At the most emotionally crucial juncture of Jonathan Larson's "tick, tick...BOOM!" on Thursday night, a thunderously powerful hail storm rained down on the metallic roof of Stage 773.
That would be less than ideal, you might think, for a three-person musical in an intimate theater that does not have the best sound system in the world. But Adrian Aguilar, the young but Broadway-level talent playing the central character and authorial alter-ego, stared up at the heavenly assault, breathed in all that physical noise and emotional disruption and then unleashed it while singing at the keyboard. It was, to say the least, an intensely arresting moment, and it typified what director Adam Pelty's richly thought-out production for Porchlight Music Theatre does best: It succeeds in making this small and very personal show about rather more than it first seems.
Although it was produced as a Broadway tour and, you might argue, was a precursor to such self-aware pieces as "[title of show]," which opens at Northlight Theatre next week, "tick, tick" is a simple, 90-minute show with a familiar narrative about a young man turning 30 and worrying about what people in the punishing world of the performing arts at that seemingly terrifying precipice tend to worry about: Will my career ever get going? Can I make it work with my girlfriend? Isn't it funny how my less-talented friends in the corporate world seem to have so much more money? It's a little snapshot of the struggling life of a composer trying to get to Broadway. But unlike, say, television's "Smash," of which it will perhaps put you briefly and painfully in mind, it is searingly honest, frank, and unabashedly personal. And several of the songs, especially "Why" and "Louder than Words," soar. But it is a small canvas. Larson, who died in 1996, was just writing about himself at a particular moment.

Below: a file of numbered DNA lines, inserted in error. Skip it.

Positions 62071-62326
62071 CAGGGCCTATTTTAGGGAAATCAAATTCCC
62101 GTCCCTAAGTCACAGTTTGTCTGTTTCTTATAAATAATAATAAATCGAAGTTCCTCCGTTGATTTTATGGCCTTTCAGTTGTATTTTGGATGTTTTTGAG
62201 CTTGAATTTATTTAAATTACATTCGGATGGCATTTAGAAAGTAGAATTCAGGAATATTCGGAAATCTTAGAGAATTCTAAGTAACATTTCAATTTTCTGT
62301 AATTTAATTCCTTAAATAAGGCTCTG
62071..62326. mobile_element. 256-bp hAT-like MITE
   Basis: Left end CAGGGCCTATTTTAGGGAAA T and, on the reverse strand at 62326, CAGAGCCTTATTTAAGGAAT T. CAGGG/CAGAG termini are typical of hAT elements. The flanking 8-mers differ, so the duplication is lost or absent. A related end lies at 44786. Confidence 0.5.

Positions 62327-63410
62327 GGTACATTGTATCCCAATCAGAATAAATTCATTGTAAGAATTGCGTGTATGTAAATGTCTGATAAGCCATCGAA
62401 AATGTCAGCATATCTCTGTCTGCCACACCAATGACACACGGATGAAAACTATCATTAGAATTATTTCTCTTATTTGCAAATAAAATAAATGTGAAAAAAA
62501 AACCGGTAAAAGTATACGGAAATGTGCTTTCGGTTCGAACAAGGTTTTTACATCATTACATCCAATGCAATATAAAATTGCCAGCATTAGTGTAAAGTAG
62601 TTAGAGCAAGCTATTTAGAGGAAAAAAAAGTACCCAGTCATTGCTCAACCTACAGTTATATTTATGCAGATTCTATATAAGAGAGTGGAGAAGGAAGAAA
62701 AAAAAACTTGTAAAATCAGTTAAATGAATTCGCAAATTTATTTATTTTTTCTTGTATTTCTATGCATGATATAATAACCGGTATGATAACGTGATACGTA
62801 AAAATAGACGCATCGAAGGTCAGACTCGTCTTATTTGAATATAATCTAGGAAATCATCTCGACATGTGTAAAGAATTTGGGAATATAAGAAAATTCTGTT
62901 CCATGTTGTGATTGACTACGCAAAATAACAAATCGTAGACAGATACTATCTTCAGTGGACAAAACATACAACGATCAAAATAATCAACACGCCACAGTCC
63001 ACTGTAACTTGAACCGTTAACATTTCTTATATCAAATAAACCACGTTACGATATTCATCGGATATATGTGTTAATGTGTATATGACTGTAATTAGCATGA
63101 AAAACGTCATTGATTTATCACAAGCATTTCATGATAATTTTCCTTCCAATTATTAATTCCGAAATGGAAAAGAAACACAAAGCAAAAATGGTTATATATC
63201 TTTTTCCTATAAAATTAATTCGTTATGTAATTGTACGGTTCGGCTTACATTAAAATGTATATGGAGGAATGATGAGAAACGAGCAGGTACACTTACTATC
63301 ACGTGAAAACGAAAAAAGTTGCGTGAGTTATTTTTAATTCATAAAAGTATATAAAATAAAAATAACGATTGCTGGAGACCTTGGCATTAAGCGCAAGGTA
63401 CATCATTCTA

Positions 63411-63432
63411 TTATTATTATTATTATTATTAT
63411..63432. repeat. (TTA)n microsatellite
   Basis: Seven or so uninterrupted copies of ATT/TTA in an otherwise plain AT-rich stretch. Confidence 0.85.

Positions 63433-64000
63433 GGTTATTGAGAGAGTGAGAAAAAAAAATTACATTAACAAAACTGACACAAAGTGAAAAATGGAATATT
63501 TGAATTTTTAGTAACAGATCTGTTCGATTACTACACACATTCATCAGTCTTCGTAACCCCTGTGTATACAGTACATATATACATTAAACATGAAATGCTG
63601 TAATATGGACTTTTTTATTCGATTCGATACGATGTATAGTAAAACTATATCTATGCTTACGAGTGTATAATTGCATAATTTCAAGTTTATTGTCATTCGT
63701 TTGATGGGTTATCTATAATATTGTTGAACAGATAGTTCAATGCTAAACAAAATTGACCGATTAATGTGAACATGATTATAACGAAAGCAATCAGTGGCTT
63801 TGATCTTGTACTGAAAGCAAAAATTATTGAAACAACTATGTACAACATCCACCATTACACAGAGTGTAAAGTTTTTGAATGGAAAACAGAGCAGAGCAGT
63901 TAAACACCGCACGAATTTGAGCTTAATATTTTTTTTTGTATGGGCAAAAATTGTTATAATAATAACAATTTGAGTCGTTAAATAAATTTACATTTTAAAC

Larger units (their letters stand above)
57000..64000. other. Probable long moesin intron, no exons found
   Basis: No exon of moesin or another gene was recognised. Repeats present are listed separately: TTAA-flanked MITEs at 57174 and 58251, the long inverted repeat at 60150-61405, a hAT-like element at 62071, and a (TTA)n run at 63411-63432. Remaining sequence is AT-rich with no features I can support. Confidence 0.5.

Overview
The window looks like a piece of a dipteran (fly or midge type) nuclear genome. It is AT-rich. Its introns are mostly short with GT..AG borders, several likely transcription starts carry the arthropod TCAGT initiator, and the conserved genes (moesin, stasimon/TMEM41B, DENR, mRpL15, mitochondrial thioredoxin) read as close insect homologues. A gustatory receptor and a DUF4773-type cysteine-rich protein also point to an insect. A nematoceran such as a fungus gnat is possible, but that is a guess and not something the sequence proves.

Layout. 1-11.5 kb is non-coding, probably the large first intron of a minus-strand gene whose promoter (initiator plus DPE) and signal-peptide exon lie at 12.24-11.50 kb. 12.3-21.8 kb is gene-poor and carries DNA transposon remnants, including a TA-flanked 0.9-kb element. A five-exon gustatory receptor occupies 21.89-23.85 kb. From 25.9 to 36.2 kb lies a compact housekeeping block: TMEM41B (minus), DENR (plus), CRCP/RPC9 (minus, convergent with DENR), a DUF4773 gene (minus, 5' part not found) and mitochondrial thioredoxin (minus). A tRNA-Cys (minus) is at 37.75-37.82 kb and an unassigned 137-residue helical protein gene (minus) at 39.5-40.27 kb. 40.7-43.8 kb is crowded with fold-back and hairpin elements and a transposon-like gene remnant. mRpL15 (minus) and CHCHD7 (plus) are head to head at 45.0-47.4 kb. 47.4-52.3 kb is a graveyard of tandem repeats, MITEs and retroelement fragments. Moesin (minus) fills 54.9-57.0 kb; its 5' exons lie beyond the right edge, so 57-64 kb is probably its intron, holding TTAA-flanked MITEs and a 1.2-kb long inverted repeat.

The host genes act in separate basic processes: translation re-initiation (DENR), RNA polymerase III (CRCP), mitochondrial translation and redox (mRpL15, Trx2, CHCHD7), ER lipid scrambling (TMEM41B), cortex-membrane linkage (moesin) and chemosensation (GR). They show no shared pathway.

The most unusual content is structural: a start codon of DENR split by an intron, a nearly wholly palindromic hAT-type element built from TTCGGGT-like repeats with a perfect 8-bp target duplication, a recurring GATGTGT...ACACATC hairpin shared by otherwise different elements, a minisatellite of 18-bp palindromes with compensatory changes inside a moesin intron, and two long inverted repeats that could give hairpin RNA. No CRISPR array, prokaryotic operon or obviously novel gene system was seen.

But "tick, tick" is now (gulp) a period piece. And Pelty, with the help of set designer Ann Davis and videographers Anna Henson and Rasean Davonte Johnson, who have put together one of the best video-oriented designs I've ever seen off-Loop, carefully play up the way life has changed, and not changed, since 1990. Despite the technology of the setting, it is a non-digital world for the characters, of course. The phones have cords and answering machines and there's empty manuscript paper to haunt a young and blocked composer. "What if you turn 30 and nothing's changed?" Aguilar's Jon asks at one point. Tough, but not quite as rough as turning 40 and finding that everything has changed. But then Jon can't yet know that, which is one of Larson's most poignant points.
Aguilar is well supported by Jenny Guse, who plays his girlfriend Susan, among other roles, and who is both a legitimate dancer well used by Pelty and an engagingly sensual presence and promising singer. Bear Bellinger, who plays Michael, Jon's best friend, is too tentative in some spots, but in the scenes when his performance kicks in, it does so with a good thrust. Diana Lawrence's game-for-anything band plays the minor roles and the score, very well.
This particular piece, deservedly, has fervent followers and this generally well-sung and honestly expressed production will come with quite an emotional kick for Larson fans. Pelty and his designers use their admirably subtle digital palette to sweep, just a little, backward and forward in time, showing how we all spark and fizzle in our moment.
When: Through June 10
Where: Stage 773, 1225 W. Belmont Ave.
Running time: 1 hour, 30 minutes
Tickets: $38 at 773-327-5252 and stage773.com or porchlightmusictheatre.org